Operations to load the External Tank began at 2:20am 9/7/95 and were completed at 5:15am. The crew suited up at 7:30am EDT and left the Operations and Checkout Building (O&C) at 7:58am EDT. The crew arrived at launch Pad 39-A at 8:10am EDT. The hatch was closed and sealed but failed to pass its leak check at 9:50am EDT. The crew hatch was reopened and the seals checked. Then a retest was performed. Another problem late in the count was with Water Spray Boiler # 2. The Water Spray Boilers normally pressurize to 39 PSI but unit #2 showed a pressure of 38.7 PSI. This did not violate any Launch Commit Criteria and the Mission Management Team determined the lower pressure was not a constraint to launch. Also, there was a minor problem with a "safe" talkback indicator on a safe and arm device on the Solid Rocket Booster. This problem has been seen before and is understood. It was not expected to be of any concern to the Solid Rocket Booster Recovery team.

Earlier in the launch flow, Endeavour's Fuel Cell #2 was replaced and the countdown picked up on September 4, 1995 at 4:30pm at the T-41.5 hour mark (Reference KSC Shuttle Status 9/01/1995) and (Reference KSC Shuttle Status 9/05/1995).

The Mission Management Team (MMT) decided to scrub the August 31, 1995 scheduled launch of Endeavour on mission STS-69 due to a failure of one of three fuel cells aboard the vehicle. The scrub was called at 3:30am on 8/31/95 prior to tanking operations. Fuel cells provide electricity to the vehicle while in orbit. Mission rules state all three fuel cells must be up and operational prior to launch.

At the 10:30am press conference on 8/31/95, Bob Sieck estimated the countdown would pick back up on Monday with a launch late in the week. The scrub was called due to a temperature spike in the Fuel Cell #2 exit temperature. The fuel cell is located in the right side of the payload bay. Fuel cell #2 had 1700 hours of operation and cells are typically kept in service until 2400 hours of operation. A similar fuel cell problem was previously detected on orbit during the Spacelab D-1 mission STS-61A and on the launch pad during STS-6. During STS-6, the fuel cell was replaced on the pad and similar procedures will be used for STS-69.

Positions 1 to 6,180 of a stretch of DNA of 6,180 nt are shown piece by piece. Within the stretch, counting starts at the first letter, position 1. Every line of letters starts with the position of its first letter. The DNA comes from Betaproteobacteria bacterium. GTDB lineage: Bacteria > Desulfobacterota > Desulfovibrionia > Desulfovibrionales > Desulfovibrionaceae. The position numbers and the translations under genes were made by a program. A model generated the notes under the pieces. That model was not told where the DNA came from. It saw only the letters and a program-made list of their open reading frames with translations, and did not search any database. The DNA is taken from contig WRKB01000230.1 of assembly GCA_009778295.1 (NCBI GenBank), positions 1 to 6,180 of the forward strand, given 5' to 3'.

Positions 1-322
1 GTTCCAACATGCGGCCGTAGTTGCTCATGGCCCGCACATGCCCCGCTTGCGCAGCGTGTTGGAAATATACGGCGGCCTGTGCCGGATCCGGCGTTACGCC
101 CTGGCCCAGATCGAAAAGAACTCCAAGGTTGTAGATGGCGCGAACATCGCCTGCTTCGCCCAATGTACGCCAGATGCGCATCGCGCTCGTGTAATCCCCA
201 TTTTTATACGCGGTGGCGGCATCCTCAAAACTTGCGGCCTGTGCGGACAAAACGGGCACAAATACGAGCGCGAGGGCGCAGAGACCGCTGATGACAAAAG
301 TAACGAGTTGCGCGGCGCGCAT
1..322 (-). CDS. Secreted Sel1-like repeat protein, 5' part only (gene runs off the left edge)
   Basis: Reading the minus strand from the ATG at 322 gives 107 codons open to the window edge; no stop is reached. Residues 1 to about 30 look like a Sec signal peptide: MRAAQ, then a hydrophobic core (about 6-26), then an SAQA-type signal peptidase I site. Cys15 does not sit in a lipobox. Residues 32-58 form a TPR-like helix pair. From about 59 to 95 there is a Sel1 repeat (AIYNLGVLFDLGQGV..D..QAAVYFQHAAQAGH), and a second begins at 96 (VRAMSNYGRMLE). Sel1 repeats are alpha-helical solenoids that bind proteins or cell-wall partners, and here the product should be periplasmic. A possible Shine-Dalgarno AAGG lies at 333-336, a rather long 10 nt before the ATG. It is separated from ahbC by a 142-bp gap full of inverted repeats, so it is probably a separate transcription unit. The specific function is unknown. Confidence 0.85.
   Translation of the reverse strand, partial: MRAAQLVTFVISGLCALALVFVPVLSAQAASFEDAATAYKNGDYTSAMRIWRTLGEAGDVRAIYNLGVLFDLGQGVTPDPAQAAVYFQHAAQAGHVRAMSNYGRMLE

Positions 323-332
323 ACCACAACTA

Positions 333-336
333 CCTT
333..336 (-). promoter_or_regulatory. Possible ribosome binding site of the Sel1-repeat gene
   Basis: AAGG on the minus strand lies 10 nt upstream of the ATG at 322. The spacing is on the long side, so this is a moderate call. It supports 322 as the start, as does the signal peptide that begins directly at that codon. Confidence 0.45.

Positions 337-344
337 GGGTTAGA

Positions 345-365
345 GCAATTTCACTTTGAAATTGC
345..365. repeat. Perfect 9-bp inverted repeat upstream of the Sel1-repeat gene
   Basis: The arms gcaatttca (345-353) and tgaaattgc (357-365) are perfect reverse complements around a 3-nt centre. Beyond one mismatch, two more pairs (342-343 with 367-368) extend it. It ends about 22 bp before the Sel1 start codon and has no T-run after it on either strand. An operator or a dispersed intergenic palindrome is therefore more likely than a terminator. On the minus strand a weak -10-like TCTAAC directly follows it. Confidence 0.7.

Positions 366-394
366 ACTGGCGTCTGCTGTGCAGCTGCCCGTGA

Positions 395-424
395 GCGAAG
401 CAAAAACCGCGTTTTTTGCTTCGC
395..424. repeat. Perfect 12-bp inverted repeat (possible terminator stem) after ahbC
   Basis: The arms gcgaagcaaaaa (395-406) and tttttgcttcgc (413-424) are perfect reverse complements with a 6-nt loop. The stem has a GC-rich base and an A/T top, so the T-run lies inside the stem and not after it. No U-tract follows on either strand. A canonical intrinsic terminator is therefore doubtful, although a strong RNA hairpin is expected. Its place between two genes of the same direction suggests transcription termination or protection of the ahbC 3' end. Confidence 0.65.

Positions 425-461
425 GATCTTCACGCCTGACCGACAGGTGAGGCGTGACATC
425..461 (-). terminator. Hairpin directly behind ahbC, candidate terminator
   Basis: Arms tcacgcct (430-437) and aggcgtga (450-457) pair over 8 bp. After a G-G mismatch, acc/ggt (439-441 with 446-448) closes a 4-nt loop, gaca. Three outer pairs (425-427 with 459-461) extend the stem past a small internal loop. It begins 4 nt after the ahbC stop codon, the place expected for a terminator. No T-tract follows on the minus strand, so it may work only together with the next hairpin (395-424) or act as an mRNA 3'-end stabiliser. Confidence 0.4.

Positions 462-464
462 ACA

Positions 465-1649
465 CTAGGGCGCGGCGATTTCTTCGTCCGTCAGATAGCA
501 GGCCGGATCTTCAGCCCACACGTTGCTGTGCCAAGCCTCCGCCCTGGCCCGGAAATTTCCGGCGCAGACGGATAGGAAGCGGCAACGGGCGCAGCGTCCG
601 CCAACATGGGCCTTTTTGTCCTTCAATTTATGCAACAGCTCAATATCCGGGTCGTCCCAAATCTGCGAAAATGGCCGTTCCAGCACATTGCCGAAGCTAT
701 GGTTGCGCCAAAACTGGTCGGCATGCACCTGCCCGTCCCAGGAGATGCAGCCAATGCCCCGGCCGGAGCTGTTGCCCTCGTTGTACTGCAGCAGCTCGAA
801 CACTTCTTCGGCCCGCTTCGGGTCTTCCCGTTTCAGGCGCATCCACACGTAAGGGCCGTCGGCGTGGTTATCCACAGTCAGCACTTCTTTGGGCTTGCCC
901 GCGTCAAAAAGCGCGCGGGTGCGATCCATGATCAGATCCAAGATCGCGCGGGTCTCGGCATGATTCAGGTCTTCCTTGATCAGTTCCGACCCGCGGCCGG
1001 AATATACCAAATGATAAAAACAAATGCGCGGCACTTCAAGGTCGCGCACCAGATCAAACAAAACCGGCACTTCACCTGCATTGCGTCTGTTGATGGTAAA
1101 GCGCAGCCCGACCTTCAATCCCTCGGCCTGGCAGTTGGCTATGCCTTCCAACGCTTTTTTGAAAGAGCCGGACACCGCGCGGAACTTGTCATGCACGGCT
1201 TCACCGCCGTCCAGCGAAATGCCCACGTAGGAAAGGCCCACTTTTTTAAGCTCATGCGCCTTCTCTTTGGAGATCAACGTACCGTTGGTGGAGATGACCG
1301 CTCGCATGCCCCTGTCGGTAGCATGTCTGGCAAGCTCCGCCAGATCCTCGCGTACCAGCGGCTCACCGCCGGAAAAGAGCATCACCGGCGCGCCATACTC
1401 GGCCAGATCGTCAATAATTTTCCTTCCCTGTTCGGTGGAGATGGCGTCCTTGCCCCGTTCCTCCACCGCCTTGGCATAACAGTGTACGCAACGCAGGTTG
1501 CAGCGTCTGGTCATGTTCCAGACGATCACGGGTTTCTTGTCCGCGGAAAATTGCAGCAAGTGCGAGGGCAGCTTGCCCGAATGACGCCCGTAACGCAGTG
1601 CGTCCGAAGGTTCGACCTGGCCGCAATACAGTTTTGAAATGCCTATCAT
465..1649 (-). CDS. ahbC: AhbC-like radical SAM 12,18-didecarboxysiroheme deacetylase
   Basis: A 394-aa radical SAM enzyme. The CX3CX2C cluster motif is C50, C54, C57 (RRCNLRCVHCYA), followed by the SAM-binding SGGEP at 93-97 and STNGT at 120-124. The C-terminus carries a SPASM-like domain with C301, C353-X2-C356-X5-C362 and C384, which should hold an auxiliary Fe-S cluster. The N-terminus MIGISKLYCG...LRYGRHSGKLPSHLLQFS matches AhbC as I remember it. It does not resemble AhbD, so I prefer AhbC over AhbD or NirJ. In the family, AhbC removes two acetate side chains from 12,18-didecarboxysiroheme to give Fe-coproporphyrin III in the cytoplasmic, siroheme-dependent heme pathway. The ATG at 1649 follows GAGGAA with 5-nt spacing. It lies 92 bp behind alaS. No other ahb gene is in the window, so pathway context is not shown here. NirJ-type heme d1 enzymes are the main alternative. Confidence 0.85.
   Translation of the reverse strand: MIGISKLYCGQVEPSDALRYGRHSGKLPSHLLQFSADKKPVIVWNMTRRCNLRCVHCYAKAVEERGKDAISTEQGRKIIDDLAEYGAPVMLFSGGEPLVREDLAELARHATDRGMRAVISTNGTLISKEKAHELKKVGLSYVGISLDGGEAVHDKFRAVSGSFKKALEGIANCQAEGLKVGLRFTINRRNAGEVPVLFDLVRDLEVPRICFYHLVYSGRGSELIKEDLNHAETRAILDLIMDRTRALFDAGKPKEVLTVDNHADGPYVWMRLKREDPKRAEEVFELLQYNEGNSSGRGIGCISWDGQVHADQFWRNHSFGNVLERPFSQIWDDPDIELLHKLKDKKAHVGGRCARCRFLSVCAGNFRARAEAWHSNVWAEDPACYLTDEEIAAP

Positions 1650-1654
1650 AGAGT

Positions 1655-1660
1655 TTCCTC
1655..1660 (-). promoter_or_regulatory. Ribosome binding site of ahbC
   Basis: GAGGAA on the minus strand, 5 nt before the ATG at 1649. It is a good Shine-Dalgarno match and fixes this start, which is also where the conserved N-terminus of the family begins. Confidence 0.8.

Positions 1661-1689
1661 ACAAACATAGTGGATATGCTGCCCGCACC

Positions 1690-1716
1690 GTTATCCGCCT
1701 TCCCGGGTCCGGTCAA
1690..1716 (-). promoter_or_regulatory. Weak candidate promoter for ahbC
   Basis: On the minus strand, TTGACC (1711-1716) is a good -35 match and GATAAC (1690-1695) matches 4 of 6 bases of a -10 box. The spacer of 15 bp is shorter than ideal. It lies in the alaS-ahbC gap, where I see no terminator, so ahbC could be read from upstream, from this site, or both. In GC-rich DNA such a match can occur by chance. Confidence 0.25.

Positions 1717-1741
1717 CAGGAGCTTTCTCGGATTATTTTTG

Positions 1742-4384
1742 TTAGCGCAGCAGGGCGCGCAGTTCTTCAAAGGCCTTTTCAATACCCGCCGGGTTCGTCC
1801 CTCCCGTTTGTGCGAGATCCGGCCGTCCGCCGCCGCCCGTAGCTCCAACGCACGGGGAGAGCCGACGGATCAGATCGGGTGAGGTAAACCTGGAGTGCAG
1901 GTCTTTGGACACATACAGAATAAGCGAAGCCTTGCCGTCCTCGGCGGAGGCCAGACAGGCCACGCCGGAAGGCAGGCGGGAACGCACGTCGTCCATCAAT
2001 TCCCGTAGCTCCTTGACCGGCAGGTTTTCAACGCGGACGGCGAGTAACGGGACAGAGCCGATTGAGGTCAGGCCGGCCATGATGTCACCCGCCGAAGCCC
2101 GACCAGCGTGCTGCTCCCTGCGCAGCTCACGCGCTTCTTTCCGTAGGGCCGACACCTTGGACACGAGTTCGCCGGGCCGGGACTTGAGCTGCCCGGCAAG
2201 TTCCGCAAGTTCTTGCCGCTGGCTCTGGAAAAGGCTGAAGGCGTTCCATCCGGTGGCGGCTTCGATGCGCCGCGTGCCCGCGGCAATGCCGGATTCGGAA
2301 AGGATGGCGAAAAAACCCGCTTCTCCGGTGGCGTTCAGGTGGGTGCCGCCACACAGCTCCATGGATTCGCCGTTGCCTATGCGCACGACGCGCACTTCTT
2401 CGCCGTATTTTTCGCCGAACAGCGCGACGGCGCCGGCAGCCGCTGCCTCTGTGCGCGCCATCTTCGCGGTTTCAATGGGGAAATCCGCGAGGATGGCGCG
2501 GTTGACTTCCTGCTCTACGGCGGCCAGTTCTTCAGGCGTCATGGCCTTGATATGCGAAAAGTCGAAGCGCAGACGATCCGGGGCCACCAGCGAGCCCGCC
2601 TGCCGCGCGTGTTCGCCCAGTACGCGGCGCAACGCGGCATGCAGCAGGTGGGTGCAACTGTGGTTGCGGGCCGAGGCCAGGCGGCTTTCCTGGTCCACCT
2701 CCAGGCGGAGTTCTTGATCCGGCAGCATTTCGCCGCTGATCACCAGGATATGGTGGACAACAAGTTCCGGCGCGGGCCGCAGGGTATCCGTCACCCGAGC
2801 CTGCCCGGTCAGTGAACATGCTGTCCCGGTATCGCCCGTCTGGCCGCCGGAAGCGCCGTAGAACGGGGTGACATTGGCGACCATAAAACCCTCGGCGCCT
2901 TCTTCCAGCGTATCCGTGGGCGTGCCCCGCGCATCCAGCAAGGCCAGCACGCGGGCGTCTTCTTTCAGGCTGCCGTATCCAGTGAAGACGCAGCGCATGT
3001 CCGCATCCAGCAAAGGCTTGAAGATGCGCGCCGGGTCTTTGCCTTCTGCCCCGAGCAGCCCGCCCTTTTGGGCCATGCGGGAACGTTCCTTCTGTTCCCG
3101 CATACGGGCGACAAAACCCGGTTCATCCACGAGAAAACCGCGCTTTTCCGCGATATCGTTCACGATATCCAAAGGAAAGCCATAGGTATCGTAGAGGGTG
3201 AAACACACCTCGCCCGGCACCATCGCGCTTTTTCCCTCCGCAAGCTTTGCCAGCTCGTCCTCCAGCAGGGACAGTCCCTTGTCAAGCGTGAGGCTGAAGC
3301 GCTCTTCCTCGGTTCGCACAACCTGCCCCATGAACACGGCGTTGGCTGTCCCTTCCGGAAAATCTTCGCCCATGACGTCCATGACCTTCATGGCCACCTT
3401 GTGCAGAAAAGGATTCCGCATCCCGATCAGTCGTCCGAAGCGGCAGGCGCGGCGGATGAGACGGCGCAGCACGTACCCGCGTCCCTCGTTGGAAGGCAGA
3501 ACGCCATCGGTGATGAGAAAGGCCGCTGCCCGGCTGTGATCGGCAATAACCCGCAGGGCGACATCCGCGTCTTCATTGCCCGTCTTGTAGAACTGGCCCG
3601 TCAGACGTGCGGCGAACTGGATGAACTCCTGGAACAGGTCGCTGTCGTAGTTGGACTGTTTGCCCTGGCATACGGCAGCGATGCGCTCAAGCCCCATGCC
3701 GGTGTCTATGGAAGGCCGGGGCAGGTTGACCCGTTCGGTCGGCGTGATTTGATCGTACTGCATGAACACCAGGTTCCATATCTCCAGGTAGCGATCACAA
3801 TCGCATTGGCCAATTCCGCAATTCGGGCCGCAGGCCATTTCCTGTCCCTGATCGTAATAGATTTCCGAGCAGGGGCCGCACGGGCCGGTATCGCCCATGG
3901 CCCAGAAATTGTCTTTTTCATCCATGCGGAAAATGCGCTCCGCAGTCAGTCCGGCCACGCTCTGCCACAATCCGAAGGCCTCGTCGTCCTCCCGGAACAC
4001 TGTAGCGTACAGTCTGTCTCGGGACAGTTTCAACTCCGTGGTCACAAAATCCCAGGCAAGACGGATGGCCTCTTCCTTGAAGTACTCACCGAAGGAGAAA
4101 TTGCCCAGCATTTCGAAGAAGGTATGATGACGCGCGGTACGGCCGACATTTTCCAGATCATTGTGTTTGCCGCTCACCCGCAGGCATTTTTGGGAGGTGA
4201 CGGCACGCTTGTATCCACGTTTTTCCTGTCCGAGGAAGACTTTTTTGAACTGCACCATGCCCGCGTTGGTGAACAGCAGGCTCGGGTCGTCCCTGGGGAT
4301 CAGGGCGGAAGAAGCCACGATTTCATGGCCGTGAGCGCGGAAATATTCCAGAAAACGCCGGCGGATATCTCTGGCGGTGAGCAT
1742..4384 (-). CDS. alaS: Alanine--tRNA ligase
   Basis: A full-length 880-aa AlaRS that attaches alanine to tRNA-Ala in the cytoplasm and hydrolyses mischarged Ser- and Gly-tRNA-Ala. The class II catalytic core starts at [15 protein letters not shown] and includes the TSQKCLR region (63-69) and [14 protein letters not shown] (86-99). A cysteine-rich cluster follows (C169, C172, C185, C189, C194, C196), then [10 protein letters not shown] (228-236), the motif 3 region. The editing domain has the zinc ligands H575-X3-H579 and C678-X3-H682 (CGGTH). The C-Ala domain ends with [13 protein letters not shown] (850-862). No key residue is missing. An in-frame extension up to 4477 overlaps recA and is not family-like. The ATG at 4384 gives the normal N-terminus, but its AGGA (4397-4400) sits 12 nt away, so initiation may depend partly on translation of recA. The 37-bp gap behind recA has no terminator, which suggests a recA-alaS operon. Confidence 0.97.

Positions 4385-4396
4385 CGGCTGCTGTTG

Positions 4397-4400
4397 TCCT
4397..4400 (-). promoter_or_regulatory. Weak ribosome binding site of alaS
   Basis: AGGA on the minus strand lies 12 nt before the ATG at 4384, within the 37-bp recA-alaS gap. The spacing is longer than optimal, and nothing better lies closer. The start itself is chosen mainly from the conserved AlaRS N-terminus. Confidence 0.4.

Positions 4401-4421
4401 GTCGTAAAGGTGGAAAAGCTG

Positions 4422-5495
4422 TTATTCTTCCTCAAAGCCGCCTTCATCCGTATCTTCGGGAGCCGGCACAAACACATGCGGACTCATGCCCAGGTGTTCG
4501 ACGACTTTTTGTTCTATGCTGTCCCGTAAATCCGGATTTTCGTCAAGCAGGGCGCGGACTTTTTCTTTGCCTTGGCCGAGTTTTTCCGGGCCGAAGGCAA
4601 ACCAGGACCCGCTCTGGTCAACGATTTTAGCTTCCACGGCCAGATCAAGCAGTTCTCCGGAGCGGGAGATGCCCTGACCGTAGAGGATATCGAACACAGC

The countdown had begun at 3pm EDT on 8/28/95. (Reference KSC Shuttle Status 8/29/1995). The previous launch date of 11:04am 8/31/95 was decided after NASA officials held a Flight Readiness Review to consider remaining issues in preparing Endeavour for the flight. Among the items reviewed and closed out was the issue of minor O-ring erosion seen in a joint of the Reusable Solid Rocket Motor (RSRM) nozzle during the last two Shuttle launches.

The launch was previously placed on hold pending analysis of the solid rocket booster (SRB) nozzle o-ring seals. Possible air paths in the RTV behind the RSRM Nose Inlet Assembly to Throat Assembly joint were investigated. (Reference KSC Shuttle Status 8/23/1995).

There was a rollback of Endeavour on 8/1/95 to the VAB due to Hurricane ERIN. (Reference KSC Shuttle Status 8/01/1995). Endeavour was returned to Pad 39-A on 8/08/95 with first motion occuring at 1:55am. (Reference KSC Shuttle Status 8/08/1995).

Old launch date was August 5, 1995 at 10:45am with a 2 hours 30 minute launch window. Launch date was pending resolution of open items including the post flight assessment of an anomaly on one of the STS-71 solid rocket booster nozzle joints. (Reference KSC Shuttle Status 7/25/1995)

Rollout to Launch pad 39-A occured on 7/5/95 with first motion out of the Vehicle Assembly Building (VAB) at around 11 p.m. The Vehicle was hard down on the pad at about 4:30am on 7/6/95. Hot fire of auxiliary power units APU units 2 and 3 occured on 7/6/95. (Reference KSC Shuttle Status 7/06/1995)


Altitude: 190 statute miles
Inclination: 28.4 degrees
Duration: 10 days, 20 hours, 28 minutes, 55 seconds.
Distance: 4.5 million miles


SRB: BI-074
ET : SN-72
SSME-1: SN-2035
SSME-2: SN-2109
SSME-3: SN-2029


At KSC September 18, 1995 at 7:37:56am EDT. KSC Shuttle Landing Facility Runway 33 (south-east to north-west). Sonic booms at 7:35am EDT. Banking right-hand turn of 270 degrees. Main landing gear touchdown at Mission Elapsed Time of 10days 20hr 28 56sec. Nose gear touchdown at MET 10days 20hours 29min 8 sec with Wheel Stop at 10 days 20hr 29min 52 sec or 7:38:52 EDT.

Mission Highlights:

STS-69 Flight Day 1 Highlights:
STS-69 Flight Day 2 Highlights:
STS-69 Flight Day 3 Highlights:
STS-69 Flight Day 4 Highlights:
STS-69 Flight Day 5 Highlights:
STS-69 Flight Day 6 Highlights:
STS-69 Flight Day 7 Highlights:
STS-69 Flight Day 8 Highlights:
STS-69 Flight Day 9 Highlights:
STS-69 Flight Day 10 Highlights:
STS-69 Flight Day 11 Highlights:

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Last Updated Friday June 29 11:21:14 EDT 2001
Jim Dumoulin (